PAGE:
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JAMA Neurol. 2013 Nov;70(11):1425-8. doi: 10.1001/jamaneurol.2013.3185.

Longitudinal clinical follow-up of a large family with the R357P Twinkle mutation.

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  • 1Unidad de Enfermedades Neuromusculares, Servicio de Neurología, Hospital Universitario Virgen del Rocío/Instituto de Biomedicina de Sevilla/Consejo Superior de Investigaciones Científicas/Universidad de Sevilla, Seville, Spain2Centro de Investigación Biomédica en Red de Enfermedades Neurodegenerativas, Instituto de Salud Carlos III, Ministry of Economy and Competitiveness, Madrid, Spain3Department of Neurology, Columbia University Medical Center, New York, New York.

Abstract

IMPORTANCE:

Autosomal dominant progressive external ophthalmoplegia due to PEO1 mutations is considered relatively benign, but no data about long-term progression of this disease have been reported. The aim of this study was to provide a 16-year clinical follow-up of autosomal dominant progressive external ophthalmoplegia due to the p.R357P gene mutation in PEO1.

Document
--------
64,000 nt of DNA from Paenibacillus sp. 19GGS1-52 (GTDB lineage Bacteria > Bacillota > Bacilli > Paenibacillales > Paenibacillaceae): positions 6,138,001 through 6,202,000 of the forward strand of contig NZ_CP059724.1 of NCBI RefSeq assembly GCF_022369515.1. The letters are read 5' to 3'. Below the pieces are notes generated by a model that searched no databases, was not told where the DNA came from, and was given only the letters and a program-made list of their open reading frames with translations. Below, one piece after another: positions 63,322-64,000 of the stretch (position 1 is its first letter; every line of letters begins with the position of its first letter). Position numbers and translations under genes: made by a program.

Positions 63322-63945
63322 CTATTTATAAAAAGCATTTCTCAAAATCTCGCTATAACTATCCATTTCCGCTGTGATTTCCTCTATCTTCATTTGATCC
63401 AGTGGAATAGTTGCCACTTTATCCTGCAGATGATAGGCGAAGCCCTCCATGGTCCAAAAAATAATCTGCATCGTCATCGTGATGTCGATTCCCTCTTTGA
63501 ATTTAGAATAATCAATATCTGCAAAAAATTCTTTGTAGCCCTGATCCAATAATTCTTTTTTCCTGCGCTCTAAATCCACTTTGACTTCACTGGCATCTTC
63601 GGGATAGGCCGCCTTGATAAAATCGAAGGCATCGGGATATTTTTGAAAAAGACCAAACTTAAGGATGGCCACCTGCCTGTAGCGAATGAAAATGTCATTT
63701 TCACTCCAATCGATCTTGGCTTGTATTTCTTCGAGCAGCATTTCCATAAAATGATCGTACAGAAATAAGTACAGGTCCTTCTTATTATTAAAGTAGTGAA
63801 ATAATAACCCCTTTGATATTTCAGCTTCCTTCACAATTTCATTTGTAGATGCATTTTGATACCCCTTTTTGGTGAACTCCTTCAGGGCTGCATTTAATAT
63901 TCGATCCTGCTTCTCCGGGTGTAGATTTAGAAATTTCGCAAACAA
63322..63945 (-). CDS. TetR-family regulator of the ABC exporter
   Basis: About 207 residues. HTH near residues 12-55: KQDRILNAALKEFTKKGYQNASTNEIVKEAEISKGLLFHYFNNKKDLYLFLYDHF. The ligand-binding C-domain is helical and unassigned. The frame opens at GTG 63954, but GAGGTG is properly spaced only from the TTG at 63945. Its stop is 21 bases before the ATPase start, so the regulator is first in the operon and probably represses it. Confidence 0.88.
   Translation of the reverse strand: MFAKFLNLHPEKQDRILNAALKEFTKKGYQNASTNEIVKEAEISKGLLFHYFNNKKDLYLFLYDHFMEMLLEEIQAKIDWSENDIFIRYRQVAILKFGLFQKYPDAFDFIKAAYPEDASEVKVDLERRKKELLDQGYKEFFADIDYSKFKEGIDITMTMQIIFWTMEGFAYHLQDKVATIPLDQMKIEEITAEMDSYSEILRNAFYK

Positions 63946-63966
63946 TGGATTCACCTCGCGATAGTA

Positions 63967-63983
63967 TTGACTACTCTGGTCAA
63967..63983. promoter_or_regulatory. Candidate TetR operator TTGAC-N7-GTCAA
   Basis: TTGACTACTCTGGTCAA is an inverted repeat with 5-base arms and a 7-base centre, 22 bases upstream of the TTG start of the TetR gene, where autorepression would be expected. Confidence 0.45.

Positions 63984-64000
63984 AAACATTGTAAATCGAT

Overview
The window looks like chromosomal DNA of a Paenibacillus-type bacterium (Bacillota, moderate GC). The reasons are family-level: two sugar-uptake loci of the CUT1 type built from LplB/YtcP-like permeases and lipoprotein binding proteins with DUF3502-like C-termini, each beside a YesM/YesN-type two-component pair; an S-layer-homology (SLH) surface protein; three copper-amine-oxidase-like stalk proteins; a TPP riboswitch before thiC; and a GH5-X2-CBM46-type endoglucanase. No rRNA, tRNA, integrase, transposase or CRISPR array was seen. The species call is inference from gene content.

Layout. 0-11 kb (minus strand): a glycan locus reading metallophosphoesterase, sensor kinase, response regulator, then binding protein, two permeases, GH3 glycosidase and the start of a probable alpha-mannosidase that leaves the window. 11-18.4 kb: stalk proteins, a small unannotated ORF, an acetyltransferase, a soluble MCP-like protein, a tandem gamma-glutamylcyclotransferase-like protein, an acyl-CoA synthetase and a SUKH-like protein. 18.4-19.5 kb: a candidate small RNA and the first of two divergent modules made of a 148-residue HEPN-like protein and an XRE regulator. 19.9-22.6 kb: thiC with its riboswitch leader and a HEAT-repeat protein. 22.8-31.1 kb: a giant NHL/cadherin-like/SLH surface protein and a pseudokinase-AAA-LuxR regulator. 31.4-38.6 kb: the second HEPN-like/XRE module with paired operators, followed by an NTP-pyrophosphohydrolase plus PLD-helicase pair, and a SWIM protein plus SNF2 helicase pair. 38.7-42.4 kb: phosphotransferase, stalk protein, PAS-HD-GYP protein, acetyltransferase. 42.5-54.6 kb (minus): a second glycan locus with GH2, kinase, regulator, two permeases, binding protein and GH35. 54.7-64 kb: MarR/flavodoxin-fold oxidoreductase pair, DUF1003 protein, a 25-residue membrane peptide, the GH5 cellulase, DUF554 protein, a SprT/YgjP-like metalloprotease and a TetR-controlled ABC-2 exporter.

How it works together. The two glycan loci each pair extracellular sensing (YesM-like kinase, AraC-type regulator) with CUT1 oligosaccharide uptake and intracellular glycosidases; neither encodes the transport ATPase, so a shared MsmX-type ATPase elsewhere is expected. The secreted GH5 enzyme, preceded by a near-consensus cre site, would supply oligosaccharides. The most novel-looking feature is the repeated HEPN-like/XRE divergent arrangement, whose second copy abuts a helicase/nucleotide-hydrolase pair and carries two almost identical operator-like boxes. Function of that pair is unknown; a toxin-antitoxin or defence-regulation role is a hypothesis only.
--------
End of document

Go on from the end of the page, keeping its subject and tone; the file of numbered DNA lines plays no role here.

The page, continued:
OBSERVATIONS:

Twenty-two members of an Irish-American family were examined in 1996, when PEO1 sequencing revealed a c.1071G>C/p.R357P mutation in 9 of them. We reexamined the family in 2012 using a standardized clinical protocol. Autosomal dominant progressive external ophthalmoplegia due to the p.R357P PEO1 mutation is a late-onset ocular myopathy beginning with ptosis and progressing slowly. Ophthalmoparesis, if present, is mild and evident only by neurological examination.

CONCLUSIONS AND RELEVANCE:

Our results are important for prognosis and genetic counseling.

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